One apparent casualty of the Russian invasion of Ukraine is the Nord Stream 2 pipeline that, by sheer coincidence, was designed to bring more Russian natural gas to western Europe while bypassing Ukraine via the Baltic seabed so that… well, the rationale gets a bit vague and depends on whether you’re Vladimir Putin or some democratically elected German politician who… uh… is shutting down both coal-fired and nuclear plants at the behest of green fanatics who long ago stopped trying to hide their disloyalty to their own civilization. Revealingly, the Wikipedia article on Nord Stream begins by giving its Russian name Северный поток, which translates as “you are useful idiots”, before noting that it is owned by Gazprom, which is owned by the Russian government, which is owned by Vladimir Putin. A vital upcoming test of whether James Burnham’s “Suicide of the West” actually has the rope over the beam will be to see whether Western Europeans in particular now start investing in energy that works, from fracking to coal to nuclear plants, in order to keep their citizens from freezing in the dark or trembling when Putin growls.
The Biden administration had been intermittently opposed to Nord Stream 2. But not as fiercely and decisively as it was to Keystone XL to bring Canadian oil to the U.S. Nor as adamantly as the Trump administration was, with a now-famous video of Trump berating the Germans suddenly looking painfully prescient. And it’s no coincidence that as Putin planned to shred Ukraine, he was carefully limiting shipments of natural gas to Europe to squeeze NATO governments psychologically and economically. But when it comes to the German determination to proceed with Nord Stream 2, coincidence isn’t the word. Foolish might be. But so is dirty.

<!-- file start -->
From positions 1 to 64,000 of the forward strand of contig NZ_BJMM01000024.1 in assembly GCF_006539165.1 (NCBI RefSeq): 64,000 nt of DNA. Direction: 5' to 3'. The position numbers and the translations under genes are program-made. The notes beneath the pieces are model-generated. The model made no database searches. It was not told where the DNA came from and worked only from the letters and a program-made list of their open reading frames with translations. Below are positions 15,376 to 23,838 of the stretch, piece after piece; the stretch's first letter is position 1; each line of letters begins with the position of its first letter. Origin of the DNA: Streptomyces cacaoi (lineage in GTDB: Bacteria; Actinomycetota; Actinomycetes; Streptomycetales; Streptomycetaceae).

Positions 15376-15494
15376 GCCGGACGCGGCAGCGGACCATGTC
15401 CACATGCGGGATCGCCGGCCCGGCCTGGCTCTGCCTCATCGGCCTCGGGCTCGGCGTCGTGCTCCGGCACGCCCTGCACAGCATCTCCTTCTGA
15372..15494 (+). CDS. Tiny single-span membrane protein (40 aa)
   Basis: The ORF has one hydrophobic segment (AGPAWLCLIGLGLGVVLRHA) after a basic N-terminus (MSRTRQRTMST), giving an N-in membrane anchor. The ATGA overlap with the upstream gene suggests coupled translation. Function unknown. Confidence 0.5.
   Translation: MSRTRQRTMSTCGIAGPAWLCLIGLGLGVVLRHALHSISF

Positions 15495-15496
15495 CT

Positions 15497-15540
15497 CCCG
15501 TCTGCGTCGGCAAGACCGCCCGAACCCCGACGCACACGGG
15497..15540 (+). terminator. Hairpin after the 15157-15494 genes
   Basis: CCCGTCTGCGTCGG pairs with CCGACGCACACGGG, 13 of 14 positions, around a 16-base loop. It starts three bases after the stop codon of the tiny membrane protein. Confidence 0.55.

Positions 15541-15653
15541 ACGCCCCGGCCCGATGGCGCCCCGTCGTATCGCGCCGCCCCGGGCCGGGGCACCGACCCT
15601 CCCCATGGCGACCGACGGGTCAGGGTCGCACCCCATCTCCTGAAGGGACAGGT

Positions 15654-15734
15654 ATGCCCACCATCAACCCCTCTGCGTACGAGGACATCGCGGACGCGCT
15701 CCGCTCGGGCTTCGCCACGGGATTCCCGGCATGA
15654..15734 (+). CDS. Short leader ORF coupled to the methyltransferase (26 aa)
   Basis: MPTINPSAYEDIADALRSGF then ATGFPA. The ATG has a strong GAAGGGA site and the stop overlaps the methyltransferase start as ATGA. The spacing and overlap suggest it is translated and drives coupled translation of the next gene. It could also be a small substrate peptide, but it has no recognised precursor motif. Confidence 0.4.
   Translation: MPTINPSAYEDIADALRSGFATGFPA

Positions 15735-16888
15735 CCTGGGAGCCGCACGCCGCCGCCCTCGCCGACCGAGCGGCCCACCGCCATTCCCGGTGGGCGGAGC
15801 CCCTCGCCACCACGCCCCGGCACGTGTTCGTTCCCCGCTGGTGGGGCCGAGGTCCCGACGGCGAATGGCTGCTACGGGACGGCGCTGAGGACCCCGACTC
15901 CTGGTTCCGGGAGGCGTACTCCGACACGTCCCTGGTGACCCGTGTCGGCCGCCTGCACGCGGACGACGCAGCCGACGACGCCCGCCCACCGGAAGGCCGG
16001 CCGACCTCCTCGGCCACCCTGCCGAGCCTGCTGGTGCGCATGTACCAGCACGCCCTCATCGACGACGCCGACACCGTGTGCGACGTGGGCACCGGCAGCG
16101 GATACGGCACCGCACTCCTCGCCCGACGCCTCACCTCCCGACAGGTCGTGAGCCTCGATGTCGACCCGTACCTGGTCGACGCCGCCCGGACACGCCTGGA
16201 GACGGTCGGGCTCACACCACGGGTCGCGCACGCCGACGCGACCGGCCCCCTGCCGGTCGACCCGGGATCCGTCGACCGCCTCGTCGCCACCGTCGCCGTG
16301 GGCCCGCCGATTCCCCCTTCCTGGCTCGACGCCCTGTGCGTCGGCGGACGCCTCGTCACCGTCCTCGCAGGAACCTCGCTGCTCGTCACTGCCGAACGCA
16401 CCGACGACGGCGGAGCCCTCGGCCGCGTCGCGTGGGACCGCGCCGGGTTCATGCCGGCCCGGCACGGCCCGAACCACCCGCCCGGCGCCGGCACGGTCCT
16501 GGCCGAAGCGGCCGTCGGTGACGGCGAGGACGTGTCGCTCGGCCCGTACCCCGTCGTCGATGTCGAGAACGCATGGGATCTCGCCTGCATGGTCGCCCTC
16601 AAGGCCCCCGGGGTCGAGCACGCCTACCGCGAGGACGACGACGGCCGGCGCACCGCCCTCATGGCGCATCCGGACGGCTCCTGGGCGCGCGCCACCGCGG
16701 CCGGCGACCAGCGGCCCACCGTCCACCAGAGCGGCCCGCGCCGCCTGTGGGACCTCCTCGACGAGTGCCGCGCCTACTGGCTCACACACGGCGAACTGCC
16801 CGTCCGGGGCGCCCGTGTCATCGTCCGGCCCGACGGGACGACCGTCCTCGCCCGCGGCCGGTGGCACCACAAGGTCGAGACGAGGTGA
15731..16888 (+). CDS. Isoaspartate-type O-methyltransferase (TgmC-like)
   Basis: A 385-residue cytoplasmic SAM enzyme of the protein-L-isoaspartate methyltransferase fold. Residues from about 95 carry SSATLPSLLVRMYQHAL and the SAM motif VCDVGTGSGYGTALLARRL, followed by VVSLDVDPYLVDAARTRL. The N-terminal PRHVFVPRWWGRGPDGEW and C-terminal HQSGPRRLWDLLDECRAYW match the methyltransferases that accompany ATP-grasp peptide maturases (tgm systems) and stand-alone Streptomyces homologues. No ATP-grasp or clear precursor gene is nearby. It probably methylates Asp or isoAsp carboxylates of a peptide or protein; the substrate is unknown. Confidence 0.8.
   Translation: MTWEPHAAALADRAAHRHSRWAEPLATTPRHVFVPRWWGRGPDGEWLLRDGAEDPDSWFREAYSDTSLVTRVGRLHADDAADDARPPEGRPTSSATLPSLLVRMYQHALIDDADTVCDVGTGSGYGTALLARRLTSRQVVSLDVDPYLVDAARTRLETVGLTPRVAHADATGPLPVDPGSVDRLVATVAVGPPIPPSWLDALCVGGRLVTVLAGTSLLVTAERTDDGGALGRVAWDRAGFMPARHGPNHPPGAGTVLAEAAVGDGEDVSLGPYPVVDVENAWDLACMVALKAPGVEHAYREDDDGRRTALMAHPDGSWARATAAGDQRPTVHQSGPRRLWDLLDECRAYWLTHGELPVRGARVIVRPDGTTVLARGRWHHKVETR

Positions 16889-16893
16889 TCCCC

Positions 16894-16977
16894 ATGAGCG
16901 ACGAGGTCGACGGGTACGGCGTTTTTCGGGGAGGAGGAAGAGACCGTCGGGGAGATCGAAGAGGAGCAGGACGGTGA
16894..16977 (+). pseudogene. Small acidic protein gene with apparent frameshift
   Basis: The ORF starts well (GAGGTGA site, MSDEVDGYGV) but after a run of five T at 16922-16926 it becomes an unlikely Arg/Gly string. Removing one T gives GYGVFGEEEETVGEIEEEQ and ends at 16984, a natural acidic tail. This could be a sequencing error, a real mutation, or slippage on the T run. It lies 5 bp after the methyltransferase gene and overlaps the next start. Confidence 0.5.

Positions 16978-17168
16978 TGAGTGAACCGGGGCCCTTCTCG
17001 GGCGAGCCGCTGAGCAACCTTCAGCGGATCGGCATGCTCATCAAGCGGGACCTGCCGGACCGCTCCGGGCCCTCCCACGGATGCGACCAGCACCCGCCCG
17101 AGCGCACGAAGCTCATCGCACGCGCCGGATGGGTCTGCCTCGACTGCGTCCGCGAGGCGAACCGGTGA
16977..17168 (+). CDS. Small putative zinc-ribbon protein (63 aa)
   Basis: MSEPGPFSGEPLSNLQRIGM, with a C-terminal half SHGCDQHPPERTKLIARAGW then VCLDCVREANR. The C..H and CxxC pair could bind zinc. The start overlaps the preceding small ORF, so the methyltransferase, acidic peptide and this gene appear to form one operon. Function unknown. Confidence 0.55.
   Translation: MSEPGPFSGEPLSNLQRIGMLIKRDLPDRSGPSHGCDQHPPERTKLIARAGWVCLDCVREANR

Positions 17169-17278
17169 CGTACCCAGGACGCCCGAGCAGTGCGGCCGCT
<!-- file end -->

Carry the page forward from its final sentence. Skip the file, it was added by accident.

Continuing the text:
How dirty is it? Well, as Wikipedia notes, As German chancellor until 2005 “Gerhard Schröder was a strong advocate of the Nord Stream pipeline project, which now supplies Russian gas directly to Germany, thereby bypassing transit countries…. Soon after stepping down as chancellor, Schröder accepted Gazprom’s nomination for the post of the head of the shareholders’ committee of Nord Stream AG… In 2016, Schröder switched to become manager of Nord Stream 2… In 2017, Russia nominated Schröder to also serve as an independent director of the board of its biggest oil producer Rosneft. At the time, Rosneft was under Western sanctions over Russia’s role in the Ukraine crisis. Schröder… would be paid about $350,000 annually for the part-time post.” He still is. And to think Putin considers us weak, decadent and corrupt. But it’s no good cancelling that pipeline unless you have a Plan B.
Which brings us to yet another of our “we told you so” observations, that “support for nuclear is pretty much a sanity test for climate alarmists”. And if you want to test our consistency in applying our principles, we said it in the course of praising none other than John Kerry, who passed that one whatever mess he may have made of the rest of the exam. And of course it is going to be very revealing to see what Western policymakers do on energy in the next six months or so.
It will even be interesting to see what they say. But as the Ukraine crisis has underlined, a political class that mistakes words for deeds is not to be judged on its skill at sending signals regarding its determination to send more signals. Will we actually see nuclear plants authorized and ground broken? Will we see fracking bans repealed and projects approved from Great Britain to Germany?
We don’t want to get drawn too far into the increasingly pertinent class divide between the “Virtuals,” who acquire prestige and wealth by stringing together abstractions into dazzling arrays of complex implausibility, and the “Practicals” or “Physicals” who make real objects work. But we will mention that in The Conversation, a reliable source of climate fantasy, two academics you wouldn’t want trying to change a truck tire argued that “We believe the crisis has the potential to accelerate Europe’s trend toward renewables, as it seeks to reduce its reliance on Russian gas... But this is not guaranteed. In the near term, there is a huge risk that the crisis in Ukraine focuses attention on energy security at the expense of decarbonisation.”